Did Jupiter Form From Pebbles?
Jupiter is gargantuan. With a mass two and a half times greater than all of the other planets combined and a volume equivalent to 1,321 Earths, the gas giant commands respect. There are some who even credit Jupiter with shaping the Solar System as we know it, altering the orbits of the lesser planets and cajoling careening asteroids.
Incredibly, despite Jupiter's massive influence and impressive resumé, the planet may have formed from mere pebbles just centimeters in size.
The pebble accretion model, as the idea is called, suggests that tiny objects first coalesce together due to drag then gravitationally collapse and form larger objects one hundred to one thousand kilometers in size. These larger objects, now referred to as planetesimals, than draw in all the remaining pebbles and become the cores of larger planets.
Simulations completed last year cast doubt on this interesting theory. They suggested that -- in the context of our solar system -- too many planetesimals would form -- as many as one hundred objects the size of Earth! Since our Solar System only contains eight planets and five recognized dwarf planets, this theory was mostly ruled out.
However, a new simulation carried out primarily by researchers at the Southwest Research Institute and published to the journal Nature suggests that if these pebbles form slowly enough, fewer large planetesimals will emerge.
But what's slow is still pretty fast on cosmic terms. According to the simulation, an object with one Earth-mass would grow in just 400,000 years. This object would then become the core of a gas giant, and start to accumulate dust and gas circulating throughout the nascent solar system.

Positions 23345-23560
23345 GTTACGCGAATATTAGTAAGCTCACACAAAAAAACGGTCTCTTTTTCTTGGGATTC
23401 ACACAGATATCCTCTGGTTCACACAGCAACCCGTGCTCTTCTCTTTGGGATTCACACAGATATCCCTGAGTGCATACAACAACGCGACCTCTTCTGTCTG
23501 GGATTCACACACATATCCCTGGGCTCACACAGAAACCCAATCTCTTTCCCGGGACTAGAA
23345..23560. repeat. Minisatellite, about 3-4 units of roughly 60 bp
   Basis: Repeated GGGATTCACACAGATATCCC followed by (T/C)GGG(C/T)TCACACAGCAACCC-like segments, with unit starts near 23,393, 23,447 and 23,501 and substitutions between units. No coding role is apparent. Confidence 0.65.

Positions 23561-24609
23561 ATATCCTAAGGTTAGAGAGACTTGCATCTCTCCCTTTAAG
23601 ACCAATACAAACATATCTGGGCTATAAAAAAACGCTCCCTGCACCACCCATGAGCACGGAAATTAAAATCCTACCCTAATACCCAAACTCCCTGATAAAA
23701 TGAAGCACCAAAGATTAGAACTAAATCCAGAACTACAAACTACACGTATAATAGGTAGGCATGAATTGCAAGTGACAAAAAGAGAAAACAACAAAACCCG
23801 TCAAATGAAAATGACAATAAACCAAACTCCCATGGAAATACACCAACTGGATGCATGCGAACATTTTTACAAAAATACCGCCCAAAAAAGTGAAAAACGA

The research fills in the blanks of how our neighborhood gas giants, Jupiter and Saturn, formed. Roughly 4.6 billion years ago, the Solar System was just a hot cloud of dust and gas. Eventually, some of the gas became so concentrated that it collapsed in on itself, forming the Sun. The rest of the material began to swirl and spin around the growing star, forming what's called a protoplanetary disc. In this roiling environment, pebbles joined together to form Jupiter's core, which then captured hydrogen and helium escaping the protoplanetary disc. Saturn's core likely formed a little bit later. When it did, it too began to snatch up the escaping gases. The rest is cosmic history.
Source: Harold F. Levison, Katherine A. Kretke & Martin J. Duncan. "Growing the gas-giant planets by the gradual accumulation of pebbles." Nature. 20 Aug 2015. doi:10.1038/nature14675